The plot: The poster for "Sicko" says it all: a photo of filmmaker Michael Moore donning a rubber glove with the warning, "This might hurt a little." And indeed it does for America's for-profit, nonuniversal health maintenance organizations, or HMOs, which come up dismally short as Moore compares them to the nonprofit, universal health care available in Canada, England and France.
The film traces the origins of the 1973 act that created HMOs to a taped White House conversation between Richard Nixon and assistant John Ehrlichman in which Nixon approves of Ehrlichman's assessment of HMOs: "The less care they give them, the more money they make."
Why it's worthy: It's the one and only darkly funny, deeply disturbing documentary on our dysfunctional health insurance and pharmaceutical industries. After learning that 50 million Americans have no health insurance and some insurance contracts contain as many as 37 pages of pre-existing conditions to deny coverage, viewers of "Sicko" will have difficulty convincing themselves that America's health care system is the best in the world.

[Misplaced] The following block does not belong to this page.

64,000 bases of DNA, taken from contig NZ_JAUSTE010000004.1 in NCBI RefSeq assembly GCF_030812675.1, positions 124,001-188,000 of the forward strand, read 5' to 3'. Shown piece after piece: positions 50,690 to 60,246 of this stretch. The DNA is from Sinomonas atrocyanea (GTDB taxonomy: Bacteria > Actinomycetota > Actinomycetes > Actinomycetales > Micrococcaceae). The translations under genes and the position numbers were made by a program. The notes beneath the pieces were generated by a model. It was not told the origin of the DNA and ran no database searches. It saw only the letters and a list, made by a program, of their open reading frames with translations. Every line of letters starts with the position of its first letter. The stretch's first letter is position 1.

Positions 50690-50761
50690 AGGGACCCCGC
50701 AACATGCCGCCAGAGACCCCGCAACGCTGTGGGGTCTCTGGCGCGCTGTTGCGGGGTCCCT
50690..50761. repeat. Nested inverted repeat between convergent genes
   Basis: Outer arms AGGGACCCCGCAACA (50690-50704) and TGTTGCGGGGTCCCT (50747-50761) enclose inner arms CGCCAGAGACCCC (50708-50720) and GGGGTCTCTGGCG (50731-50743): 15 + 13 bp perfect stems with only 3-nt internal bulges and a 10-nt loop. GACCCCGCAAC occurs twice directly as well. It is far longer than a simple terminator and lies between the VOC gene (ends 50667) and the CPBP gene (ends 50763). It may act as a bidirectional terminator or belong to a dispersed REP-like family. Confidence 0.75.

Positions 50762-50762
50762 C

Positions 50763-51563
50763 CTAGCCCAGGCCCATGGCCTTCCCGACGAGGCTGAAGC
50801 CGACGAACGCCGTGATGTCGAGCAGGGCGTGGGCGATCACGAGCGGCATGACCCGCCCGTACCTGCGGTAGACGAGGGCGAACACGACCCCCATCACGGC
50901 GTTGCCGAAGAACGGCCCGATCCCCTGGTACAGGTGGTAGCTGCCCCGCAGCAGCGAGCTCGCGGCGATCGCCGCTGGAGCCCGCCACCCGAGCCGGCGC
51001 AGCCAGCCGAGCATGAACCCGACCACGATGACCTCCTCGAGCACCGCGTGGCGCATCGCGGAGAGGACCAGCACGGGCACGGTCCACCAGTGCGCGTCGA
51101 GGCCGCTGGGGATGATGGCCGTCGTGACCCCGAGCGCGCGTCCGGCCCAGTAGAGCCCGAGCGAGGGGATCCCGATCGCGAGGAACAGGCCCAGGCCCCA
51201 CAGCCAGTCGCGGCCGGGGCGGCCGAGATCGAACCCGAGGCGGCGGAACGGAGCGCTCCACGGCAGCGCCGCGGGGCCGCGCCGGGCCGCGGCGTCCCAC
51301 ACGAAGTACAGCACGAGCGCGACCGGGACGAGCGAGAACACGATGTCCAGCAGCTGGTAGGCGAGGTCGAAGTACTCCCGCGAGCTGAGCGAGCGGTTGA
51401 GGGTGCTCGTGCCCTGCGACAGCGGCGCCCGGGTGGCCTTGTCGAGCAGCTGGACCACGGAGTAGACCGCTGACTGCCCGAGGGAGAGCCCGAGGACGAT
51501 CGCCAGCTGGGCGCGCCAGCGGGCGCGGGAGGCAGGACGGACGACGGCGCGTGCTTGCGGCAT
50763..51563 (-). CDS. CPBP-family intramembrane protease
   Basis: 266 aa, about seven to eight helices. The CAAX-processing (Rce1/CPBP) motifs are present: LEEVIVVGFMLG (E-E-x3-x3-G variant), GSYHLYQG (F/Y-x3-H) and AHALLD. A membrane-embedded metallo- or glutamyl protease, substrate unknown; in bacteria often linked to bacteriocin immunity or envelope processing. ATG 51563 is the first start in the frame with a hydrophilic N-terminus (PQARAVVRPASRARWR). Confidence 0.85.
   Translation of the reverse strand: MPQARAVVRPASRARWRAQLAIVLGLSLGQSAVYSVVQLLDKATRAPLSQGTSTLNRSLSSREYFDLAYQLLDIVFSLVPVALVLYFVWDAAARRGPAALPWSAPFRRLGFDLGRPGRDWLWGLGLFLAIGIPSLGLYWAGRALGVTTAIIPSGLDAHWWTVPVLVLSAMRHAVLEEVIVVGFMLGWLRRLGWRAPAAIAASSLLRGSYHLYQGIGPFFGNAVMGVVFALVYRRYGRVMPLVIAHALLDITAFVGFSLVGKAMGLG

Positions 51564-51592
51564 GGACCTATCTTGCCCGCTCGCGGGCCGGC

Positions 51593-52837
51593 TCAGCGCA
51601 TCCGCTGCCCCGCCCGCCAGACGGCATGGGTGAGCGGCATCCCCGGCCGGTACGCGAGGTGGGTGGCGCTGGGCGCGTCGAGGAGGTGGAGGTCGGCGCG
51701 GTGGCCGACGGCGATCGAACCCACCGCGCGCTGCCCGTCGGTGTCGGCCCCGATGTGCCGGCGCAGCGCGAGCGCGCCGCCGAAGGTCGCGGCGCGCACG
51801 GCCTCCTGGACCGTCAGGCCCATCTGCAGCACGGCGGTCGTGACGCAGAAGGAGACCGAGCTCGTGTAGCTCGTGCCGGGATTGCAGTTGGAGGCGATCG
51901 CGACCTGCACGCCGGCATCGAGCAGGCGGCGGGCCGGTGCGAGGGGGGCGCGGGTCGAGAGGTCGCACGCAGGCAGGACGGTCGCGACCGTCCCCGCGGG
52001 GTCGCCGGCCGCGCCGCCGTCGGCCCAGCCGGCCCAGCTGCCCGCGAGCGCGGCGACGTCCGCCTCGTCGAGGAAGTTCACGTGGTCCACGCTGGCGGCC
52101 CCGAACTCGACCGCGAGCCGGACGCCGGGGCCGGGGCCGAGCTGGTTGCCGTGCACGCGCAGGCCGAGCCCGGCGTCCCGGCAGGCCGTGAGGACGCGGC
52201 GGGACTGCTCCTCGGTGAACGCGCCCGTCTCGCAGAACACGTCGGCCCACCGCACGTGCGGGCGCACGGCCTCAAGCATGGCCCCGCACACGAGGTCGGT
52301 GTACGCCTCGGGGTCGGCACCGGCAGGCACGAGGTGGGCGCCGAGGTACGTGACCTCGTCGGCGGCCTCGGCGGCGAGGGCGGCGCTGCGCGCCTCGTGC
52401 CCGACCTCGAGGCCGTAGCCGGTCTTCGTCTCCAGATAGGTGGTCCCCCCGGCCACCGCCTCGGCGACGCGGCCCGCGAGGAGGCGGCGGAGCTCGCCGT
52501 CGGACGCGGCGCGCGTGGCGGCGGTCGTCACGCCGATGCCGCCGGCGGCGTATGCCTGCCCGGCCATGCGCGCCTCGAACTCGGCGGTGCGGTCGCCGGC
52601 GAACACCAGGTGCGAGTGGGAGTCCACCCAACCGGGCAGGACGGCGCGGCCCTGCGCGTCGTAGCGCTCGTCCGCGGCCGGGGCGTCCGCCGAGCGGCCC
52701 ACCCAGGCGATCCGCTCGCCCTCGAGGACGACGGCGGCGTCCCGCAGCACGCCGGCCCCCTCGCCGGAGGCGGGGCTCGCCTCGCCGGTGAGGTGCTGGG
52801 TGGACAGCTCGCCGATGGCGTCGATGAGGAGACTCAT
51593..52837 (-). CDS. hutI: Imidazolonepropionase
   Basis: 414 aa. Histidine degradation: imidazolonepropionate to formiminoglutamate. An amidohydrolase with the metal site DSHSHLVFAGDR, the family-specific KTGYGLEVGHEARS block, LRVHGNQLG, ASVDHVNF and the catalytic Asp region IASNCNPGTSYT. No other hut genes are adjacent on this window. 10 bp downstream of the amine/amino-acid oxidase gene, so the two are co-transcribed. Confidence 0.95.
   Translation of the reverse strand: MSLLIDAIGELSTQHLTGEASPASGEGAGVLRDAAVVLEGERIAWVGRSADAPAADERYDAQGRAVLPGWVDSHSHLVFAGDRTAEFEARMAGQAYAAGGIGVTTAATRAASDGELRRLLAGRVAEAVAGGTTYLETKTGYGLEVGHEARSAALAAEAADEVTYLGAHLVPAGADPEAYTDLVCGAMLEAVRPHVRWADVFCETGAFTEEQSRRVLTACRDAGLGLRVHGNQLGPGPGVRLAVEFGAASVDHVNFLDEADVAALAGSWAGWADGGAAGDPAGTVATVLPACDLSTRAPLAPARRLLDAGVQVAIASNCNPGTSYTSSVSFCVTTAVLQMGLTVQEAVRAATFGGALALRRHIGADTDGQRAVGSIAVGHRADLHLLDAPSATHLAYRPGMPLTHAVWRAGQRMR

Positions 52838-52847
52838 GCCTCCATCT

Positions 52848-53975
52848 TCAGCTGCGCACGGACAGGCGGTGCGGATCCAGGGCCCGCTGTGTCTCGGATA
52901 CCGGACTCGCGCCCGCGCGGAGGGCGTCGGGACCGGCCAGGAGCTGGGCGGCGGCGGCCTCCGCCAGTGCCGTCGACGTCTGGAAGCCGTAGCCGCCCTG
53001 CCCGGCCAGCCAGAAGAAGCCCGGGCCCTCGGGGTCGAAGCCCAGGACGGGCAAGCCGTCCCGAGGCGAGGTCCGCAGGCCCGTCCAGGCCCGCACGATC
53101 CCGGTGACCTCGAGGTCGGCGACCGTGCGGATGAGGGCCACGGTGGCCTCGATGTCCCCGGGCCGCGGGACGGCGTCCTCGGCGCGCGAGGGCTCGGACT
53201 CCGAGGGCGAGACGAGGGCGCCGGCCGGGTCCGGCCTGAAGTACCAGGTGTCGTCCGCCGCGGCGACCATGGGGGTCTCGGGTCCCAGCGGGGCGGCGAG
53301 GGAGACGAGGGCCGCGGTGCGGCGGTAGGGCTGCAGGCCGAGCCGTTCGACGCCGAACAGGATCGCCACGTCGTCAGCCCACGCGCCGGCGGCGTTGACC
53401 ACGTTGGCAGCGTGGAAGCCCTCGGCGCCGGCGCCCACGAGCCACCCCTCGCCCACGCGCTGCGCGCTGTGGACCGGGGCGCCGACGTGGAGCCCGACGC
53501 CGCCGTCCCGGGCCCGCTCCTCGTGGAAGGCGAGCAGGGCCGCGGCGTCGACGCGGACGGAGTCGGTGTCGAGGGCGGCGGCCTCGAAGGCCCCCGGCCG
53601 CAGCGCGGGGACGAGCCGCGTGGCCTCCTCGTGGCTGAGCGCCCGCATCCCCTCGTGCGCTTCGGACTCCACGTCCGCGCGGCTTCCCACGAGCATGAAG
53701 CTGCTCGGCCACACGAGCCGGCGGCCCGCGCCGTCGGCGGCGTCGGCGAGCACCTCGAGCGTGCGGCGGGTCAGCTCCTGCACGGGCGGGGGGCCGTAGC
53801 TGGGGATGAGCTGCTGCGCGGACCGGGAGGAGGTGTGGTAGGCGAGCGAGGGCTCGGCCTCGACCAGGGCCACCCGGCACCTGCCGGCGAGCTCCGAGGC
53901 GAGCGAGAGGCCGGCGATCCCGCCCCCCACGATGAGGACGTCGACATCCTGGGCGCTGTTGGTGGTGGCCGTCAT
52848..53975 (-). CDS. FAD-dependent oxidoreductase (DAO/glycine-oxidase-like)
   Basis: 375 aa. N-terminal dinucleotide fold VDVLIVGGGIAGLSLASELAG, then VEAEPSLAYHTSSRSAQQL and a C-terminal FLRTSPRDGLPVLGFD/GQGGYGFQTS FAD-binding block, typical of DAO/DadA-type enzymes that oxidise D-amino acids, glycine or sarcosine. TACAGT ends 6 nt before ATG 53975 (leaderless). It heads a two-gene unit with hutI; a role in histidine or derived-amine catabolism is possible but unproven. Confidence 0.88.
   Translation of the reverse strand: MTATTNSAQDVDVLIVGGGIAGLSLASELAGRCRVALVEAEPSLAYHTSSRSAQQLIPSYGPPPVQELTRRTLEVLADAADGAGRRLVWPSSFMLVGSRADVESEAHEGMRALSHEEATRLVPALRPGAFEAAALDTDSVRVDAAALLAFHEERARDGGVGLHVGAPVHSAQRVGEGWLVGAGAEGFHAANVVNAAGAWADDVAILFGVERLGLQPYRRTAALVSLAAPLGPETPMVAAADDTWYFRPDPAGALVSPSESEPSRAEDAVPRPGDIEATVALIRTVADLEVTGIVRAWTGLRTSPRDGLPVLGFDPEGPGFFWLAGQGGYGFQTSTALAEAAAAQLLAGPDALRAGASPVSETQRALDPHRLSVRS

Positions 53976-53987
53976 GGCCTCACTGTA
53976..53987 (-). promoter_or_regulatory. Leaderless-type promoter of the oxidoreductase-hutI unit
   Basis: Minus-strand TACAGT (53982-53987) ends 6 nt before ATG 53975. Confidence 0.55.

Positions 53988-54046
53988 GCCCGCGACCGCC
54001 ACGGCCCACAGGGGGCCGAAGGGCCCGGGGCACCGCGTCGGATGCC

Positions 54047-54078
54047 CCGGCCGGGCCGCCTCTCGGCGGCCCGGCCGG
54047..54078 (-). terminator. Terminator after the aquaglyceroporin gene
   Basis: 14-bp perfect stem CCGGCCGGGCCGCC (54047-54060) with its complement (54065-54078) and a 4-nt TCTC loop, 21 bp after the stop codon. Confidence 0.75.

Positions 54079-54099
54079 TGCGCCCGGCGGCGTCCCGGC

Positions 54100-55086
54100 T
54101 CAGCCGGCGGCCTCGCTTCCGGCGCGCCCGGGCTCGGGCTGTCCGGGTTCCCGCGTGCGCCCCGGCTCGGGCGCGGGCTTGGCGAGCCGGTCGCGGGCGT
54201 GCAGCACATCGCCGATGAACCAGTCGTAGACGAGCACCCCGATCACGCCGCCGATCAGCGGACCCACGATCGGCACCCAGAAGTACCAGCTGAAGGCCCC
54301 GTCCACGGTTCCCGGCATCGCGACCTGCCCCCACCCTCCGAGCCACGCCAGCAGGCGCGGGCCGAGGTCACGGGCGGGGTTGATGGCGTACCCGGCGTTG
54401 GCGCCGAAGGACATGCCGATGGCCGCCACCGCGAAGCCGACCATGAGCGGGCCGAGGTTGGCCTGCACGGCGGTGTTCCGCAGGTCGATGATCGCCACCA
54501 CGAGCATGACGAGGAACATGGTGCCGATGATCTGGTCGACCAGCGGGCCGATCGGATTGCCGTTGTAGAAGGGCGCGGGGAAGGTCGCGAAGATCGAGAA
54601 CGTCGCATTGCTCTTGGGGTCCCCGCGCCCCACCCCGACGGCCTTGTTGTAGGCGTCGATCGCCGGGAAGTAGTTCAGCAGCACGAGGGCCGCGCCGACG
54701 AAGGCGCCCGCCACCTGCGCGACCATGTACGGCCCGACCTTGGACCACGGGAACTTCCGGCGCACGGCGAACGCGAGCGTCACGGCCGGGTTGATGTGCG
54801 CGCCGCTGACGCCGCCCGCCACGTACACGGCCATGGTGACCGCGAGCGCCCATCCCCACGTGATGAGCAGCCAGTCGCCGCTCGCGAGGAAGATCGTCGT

Set notes: "Sicko" grossed more than $33 million, received a 15-minute standing ovation at Cannes International Film Festival and prompted a full press campaign by America's health insurance giants to discredit it.